Places, the recent introduction by Facebook, has opened another vector in the ongoing privacy discussion, a discussion sparked not only by Facebook, but by Google and others. Google’s Street View is another actor in this on-going privacy debate and Eric Schmidt’s own comments about privacy reveal a distorted view of the key component of the Internet, ME.
WHO, WHAT, WHEN & WHERE in World of ME 1.0
As was mentioned in yesterday’s post on CLOUD’s Dimensions, Who, What, When and Where look different in a world of ME 1.0, as opposed to a world of Web 2.0. This post looks specifically at one of these four axes, WHERE I Am™, and provides more detail on CLOUD’s thinking on this particular dimension. To frame our discussions on dimensions, the diagram to the left will become more prevalent in CLOUD’s public facing conversations about its work. In this case, WHERE I Am is shaded to indicate that for the purposes of this conversation, WHERE is a fixed vector or axis.
As one unpacks the idea of WHERE I Am, there are actually several components acting in concert. There is, of course, my physical presence, but there is also the dimension of geography. WHERE I Am is actually a combination of two places: mine and the geographic location I happen to be occupying at any given moment. With or without ME, the geographic location still exists. In addition to this physical topology, humanity has also created a globe-spanning built environment of schools, bank, homes and many other structures.
Shouldn’t FourSquare, Gowalla and Places “Check In” with ME?
So, when Places asks me to “check in,” it is actually triangulating three components: geography, structures and ME. In all three cases, this “data” does not belong to Google, Facebook or any other web site. Just because Google takes a picture of something from the Street doesn’t change the ownership of the structure. Just because Facebook has uploaded all sorts of business addresses into its databases doesn’t mean the locations magically appeared or that I must manage my location from their website. WHERE, like WHO, belongs to ME. So, if the locations are already there, then trying to figure out whether Foursquare, Gowalla or Facebook is the best path to manage my geolocation services seems to be the wrong question. Regardless of which of these sites I choose to use as my viewer, whatever choices I make about my geolocation should be available across websites. That is the heart of ME 1.0, as opposed to Web 2.0. If I start with ME, then the walls of the Web come tumbling down.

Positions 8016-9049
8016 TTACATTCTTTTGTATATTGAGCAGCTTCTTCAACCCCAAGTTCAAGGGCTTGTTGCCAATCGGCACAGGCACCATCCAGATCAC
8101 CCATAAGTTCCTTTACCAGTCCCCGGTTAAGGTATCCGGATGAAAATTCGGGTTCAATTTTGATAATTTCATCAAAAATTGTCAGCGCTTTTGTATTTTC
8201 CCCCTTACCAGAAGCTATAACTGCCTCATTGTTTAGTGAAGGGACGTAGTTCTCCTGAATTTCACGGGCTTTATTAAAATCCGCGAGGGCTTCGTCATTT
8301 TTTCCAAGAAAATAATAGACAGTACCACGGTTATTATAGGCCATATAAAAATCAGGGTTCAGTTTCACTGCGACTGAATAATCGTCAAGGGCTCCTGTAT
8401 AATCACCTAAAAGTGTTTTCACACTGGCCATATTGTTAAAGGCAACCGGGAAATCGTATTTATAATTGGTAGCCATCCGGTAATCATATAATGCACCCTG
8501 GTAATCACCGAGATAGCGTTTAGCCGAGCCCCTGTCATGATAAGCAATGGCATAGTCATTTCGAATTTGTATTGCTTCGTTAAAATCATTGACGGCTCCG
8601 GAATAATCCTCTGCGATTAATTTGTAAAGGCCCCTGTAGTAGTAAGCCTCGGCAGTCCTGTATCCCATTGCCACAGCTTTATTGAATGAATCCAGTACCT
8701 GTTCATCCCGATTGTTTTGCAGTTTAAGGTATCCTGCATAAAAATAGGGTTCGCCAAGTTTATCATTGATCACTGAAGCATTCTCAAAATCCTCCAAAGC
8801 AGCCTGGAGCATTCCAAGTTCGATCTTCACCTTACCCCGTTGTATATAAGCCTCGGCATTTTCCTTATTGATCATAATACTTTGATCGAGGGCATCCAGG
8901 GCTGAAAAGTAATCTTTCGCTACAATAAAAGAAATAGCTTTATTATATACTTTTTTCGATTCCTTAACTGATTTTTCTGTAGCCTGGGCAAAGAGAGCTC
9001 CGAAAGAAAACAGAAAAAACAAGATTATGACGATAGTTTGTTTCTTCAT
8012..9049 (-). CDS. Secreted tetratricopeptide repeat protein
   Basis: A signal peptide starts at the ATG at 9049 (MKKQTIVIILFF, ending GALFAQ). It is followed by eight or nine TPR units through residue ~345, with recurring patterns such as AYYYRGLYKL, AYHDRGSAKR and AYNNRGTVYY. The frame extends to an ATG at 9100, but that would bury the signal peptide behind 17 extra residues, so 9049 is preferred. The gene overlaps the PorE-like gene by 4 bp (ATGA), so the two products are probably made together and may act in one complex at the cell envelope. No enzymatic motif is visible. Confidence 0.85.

As a future posting on another of the CLOUD axes will discuss, WHERE I Am can also be WHO I Am. For example, let’s suppose Google’s Street View is showing us a school. Obviously, part of this geographic location relates to the structure, but the school’s “tag cloud” isn’t limited to just where it is. The school is a sort of “flowpoint.” It is not just a geographic tag but actually a “nexus” of numerous “threads” flowing through it. At the same time that students and teachers enter the building, there is another “flow” of data occurring, one related to learning rather than location. The concept of WHO will be discussed in more detail in an upcoming WHO I Am™ CLOUD Dimensions posting. The concept is also discussed in the video vignette on our home page, CLOUD and the Power of WHO.
WHERE I Am Has Different Meaning in Virtual World
Getting back to WHERE I Am, though, there is one more facet of this concept worth considering. The physical world and the virtual world are simply not the same. As discussed in my personal blog, The End of Linearity, there is no “there” on the Internet. Web destinations are not the same as a street address. A URL is merely a pointer; latitude and longitude are real. URLs can move and change; locations don’t. And, in the world of the Internet, I can be everywhere, anywhere and nowhere, all at the same time. And no matter WHERE I Am, CLOUD’s language will make it about you and the local ownership and use of your data, of which where is but one more axis that makes you, you.